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Even as Covid-19 cases are on the rise, many private institutions are coming up with unique summer camping options for kids that attempt to be creative, refreshing and safe

Published: 20th April 2021 05:31 AM  |   Last Updated: 20th April 2021 05:31 AM   |  A+A-

Kids training in photgraphy on the fringes of Bannerghatta national park as part of the summer camp activity. 

Express News Service

BENGALURU: It is summer 2021 and the rising infections due to COVID-19 has held most of us hostage. However, kids this time are trying to make the best out of the crisis with a window of exciting summer camps lined up before them. If drawing, painting, dance and music are on one side, summer camps are now offering a unique set of challenges and activities that aim to provide a holistic experience for children. Not to forget, the pandemic has also forced some organisers to keep the format of summers camps low-profile. 

For example, We Love Theatre is a Bengaluru-based theatre group that is introducing children to One Leaf — a 10-day online theatre class for children aged seven to 14 years. Pavan Sharma, a theatre artiste and the learning curator for One Leaf, has adopted a different method to train the kids. “We have designed a specific curriculum for each class. Students from classes one to four will be dealing with interesting games related to theatre, classes five to seven will be dealing with theory classes based on creative writing, storytelling, and the high school kids will be trained in literature, acting and more,” says Sharma. Children will be trained for two hours every day from 11 am to 1 pm with 10 members per batch. 

On the other hand, to beat the summer blues and to enjoy a green outing, wildlife photographer Phillip Ross, founder of The Outback Experience, an organisation that conducts regular nature camps and organises homestays for kids and adults, is conducting a rainforest summer camp this time. Ross is currently conducting a family nature and wildlife camp located on the fringes of Bannerghatta National Park. The camp attempts to introduce families and kids to the joys of birding, wildlife tracking, angling and wildlife photography.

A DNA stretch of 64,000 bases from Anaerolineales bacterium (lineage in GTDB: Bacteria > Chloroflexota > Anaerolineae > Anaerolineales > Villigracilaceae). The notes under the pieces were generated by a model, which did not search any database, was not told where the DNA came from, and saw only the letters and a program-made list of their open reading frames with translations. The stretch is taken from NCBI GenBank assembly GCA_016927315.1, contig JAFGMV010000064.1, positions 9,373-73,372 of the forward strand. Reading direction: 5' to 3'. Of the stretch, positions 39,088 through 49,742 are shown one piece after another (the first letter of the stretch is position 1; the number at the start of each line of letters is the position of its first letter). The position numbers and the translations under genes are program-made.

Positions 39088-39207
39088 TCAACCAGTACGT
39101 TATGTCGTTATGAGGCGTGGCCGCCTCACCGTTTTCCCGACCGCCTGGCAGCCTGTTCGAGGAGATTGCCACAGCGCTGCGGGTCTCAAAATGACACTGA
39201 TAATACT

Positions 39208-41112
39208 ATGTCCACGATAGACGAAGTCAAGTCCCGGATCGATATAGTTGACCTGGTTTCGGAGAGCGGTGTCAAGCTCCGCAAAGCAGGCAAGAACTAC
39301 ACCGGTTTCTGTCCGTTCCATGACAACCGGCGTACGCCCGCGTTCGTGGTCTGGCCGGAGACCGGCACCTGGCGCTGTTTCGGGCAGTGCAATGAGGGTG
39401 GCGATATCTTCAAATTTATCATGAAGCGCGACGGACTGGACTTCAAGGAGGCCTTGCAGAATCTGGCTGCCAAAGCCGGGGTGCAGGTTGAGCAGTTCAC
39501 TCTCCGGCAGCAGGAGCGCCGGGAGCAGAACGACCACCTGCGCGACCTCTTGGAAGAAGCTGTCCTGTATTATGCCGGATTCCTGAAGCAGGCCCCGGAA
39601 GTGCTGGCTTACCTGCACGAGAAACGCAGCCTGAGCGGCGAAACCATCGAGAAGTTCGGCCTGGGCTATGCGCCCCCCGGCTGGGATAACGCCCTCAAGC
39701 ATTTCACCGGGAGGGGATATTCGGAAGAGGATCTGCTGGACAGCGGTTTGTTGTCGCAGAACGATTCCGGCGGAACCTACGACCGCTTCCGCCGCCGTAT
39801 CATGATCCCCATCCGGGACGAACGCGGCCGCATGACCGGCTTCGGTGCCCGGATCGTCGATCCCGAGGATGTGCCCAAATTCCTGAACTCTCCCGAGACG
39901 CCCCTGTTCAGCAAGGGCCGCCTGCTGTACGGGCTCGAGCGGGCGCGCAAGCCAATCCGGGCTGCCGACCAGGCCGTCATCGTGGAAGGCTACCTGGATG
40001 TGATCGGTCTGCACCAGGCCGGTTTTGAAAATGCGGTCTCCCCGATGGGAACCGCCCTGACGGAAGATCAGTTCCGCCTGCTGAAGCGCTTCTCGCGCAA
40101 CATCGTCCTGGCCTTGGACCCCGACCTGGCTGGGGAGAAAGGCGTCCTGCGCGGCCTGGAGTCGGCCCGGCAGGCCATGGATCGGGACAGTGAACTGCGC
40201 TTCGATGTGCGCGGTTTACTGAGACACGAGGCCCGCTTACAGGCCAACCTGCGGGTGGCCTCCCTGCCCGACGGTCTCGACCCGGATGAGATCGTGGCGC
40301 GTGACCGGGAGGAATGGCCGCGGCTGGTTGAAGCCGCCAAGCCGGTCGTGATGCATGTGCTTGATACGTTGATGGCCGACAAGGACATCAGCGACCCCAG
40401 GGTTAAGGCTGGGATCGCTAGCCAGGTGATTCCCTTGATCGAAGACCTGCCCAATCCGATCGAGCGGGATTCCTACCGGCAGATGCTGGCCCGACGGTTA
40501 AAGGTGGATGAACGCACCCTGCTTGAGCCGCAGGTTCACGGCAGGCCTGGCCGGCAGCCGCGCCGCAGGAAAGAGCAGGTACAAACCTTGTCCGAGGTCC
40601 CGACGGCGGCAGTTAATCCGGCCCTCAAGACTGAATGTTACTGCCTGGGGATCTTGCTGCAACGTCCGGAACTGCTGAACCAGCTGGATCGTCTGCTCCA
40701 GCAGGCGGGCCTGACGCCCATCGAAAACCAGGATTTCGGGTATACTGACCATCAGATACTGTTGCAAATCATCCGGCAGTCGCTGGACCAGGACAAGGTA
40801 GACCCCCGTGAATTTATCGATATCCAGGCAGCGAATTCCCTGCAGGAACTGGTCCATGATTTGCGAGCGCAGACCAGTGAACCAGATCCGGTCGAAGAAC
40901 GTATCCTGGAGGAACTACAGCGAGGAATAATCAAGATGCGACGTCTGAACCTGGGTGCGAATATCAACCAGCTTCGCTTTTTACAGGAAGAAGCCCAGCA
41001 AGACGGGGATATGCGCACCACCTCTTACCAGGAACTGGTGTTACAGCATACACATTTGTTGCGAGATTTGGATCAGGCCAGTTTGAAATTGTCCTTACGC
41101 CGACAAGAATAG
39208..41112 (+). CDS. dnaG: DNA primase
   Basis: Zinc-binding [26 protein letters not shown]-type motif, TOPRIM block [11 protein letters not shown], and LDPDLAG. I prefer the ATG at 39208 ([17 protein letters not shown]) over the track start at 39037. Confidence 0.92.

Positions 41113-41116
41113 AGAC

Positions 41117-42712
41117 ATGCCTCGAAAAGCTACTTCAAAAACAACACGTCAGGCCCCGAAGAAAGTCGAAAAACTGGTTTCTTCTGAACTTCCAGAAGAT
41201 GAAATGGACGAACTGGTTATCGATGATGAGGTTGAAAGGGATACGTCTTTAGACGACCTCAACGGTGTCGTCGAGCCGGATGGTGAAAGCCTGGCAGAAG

“The camp covers a vast range of activities for children. They get to learn about diverse species of birds, learning camera techniques to capture wildlife, different fishing methods and a host of other fun activities,” says Ross. He has also lined up an online wildlife workshop that exposes them to India’s biodiversity and online photography workshop for kids, later this month.

Some kids are also engaging in reviving traditional games. Ragi Kana, a cultural initiative under the collaboration of Sri Ramakrishna Samagra Shikshana Kendra and Grama Seva Sangh, is organising Olden Days Golden Games — a workshop for children aged five years and above, that aims to throw light on old indoor and outdoor games. According to Abhilash, these games will teach children the benefits of social and interpersonal skillsets of playing traditional games. Some of the games included in the workshop are cycle tyre, lattu, bhugari, marbles, tennikoit ring, gilli thandu, hopscotch, nava kangari, and more.

Sportz Village Academies is bringing games to the doorstep. With the COVID-19 crisis looming large, the academy is offering coaching classes this month at apartment complexes for different sports like football, basketball, self-defence classes and table tennis. The kids will also be trained in life and leadership skills through sports. Jitendra Joshi, co-founder of the academy, says, “The recent times have been difficult, especially for kids as they have missed playing at the playground. We attempt to rekindle the joy of playing and help kids fall back in love with sports through this summer camp.”



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